In Why Not Me?, Kaling shares her ongoing journey to find contentment and excitement in her adult life, whether it’s falling in love at work, seeking new friendships in lonely places, attempting to be the first person in history to lose weight without any behavior modification whatsoever, or most important, believing that you have a place in Hollywood when you’re constantly reminded that no one looks like you.

In “How to Look Spectacular: A Starlet’s Confessions,” Kaling gives her tongue-in-cheek secrets for surefire on-camera beauty, (“Your natural hair color may be appropriate for your skin tone, but this isn’t the land of appropriate–this is Hollywood, baby. Out here, a dark-skinned woman’s traditional hair color is honey blonde.”) “Player” tells the story of Kaling being seduced and dumped by a female friend in L.A. (“I had been replaced by a younger model. And now they had matching bangs.”) In “Unlikely Leading Lady,” she muses on America’s fixation with the weight of actresses, (“Most women we see onscreen are either so thin that they’re walking clavicles or so huge that their only scenes involve them breaking furniture.”) And in “Soup Snakes,” Kaling spills some secrets on her relationship with her ex-boyfriend and close friend, B.J. Novak (“I will freely admit: my relationship with B.J. Novak is weird as hell.”)

Mindy turns the anxieties, the glamour, and the celebrations of her second coming-of-age into a laugh-out-loud funny collection of essays that anyone who’s ever been at a turning point in their life or career can relate to. And those who’ve never been at a turning point can skip to the parts where she talks about meeting Bradley Cooper.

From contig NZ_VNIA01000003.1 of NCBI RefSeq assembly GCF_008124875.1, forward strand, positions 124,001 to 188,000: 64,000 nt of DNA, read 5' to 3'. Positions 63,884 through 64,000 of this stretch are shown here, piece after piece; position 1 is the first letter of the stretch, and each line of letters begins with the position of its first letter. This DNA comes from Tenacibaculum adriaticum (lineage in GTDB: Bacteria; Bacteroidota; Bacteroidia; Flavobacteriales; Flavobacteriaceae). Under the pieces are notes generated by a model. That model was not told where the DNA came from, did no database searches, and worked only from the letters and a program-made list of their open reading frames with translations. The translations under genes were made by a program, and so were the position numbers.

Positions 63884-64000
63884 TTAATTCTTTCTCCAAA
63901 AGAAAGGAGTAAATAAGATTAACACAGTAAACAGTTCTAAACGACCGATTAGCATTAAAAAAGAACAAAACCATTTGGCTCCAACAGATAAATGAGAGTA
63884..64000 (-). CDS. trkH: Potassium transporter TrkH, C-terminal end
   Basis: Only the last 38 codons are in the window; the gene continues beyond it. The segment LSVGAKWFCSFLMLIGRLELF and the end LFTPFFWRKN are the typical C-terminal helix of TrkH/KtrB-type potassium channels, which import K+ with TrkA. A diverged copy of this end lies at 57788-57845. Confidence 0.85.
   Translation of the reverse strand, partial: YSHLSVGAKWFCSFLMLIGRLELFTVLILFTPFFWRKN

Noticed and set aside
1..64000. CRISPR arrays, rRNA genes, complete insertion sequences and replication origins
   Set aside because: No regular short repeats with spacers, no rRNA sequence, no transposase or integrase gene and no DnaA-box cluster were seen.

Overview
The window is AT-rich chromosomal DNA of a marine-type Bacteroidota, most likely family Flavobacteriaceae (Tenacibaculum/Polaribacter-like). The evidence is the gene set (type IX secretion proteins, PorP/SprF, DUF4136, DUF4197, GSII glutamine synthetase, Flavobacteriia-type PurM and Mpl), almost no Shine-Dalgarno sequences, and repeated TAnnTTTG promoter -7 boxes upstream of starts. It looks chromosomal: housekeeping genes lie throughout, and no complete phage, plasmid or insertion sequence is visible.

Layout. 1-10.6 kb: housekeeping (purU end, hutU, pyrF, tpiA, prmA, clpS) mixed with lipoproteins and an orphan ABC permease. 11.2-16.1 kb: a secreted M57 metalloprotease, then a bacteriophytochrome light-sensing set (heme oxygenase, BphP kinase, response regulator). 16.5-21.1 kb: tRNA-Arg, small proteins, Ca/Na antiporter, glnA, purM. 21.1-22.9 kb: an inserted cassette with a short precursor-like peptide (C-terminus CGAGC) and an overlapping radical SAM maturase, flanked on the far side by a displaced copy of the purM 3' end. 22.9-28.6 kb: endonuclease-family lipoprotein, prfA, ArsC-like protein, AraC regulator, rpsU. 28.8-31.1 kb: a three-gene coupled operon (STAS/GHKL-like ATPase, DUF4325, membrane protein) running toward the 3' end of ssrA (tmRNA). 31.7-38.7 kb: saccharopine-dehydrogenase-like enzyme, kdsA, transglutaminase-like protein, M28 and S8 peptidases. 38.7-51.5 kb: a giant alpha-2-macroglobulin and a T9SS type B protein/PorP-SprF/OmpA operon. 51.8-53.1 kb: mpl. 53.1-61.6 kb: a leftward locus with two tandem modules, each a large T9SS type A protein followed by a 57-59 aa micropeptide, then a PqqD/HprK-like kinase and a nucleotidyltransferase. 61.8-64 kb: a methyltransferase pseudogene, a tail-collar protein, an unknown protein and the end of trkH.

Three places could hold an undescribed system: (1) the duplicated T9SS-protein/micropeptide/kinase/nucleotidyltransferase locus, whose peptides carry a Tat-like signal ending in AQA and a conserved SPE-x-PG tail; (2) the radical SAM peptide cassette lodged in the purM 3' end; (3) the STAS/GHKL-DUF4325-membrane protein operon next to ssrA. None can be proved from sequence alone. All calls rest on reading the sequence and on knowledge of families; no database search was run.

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While ‘Is Everyone Hanging Out Without Me?’ was a collection of random stuff that was very much like taking a peek inside Mindy Kaling’s brain, ‘Why Not Me’ is like reading her journal. Though it in not as funny as the first book, it deals with topics of more substance. I still laughed out loud in parts, but appreciated her candor and insights – and really, truly, believe Mindy Kaling is my spirit animal. Without a doubt. Full stop.

Some parts of the narrative felt a bit waffly, and Mindy tends to wander off the topic many, many times. But that is her style. She is being genuine and true to her way of addressing the world. I actually appreciated it more than in the first book because it mirrors my own thought processes. My stream of consciousness doesn’t travel in a straight line, but jump all over the place before returning to the current topic. I’m like a dog whose attention is grabbed by a squirrel. SQUIRREL!

Why Not Me Book Review Pic 02 by Casey Carlisle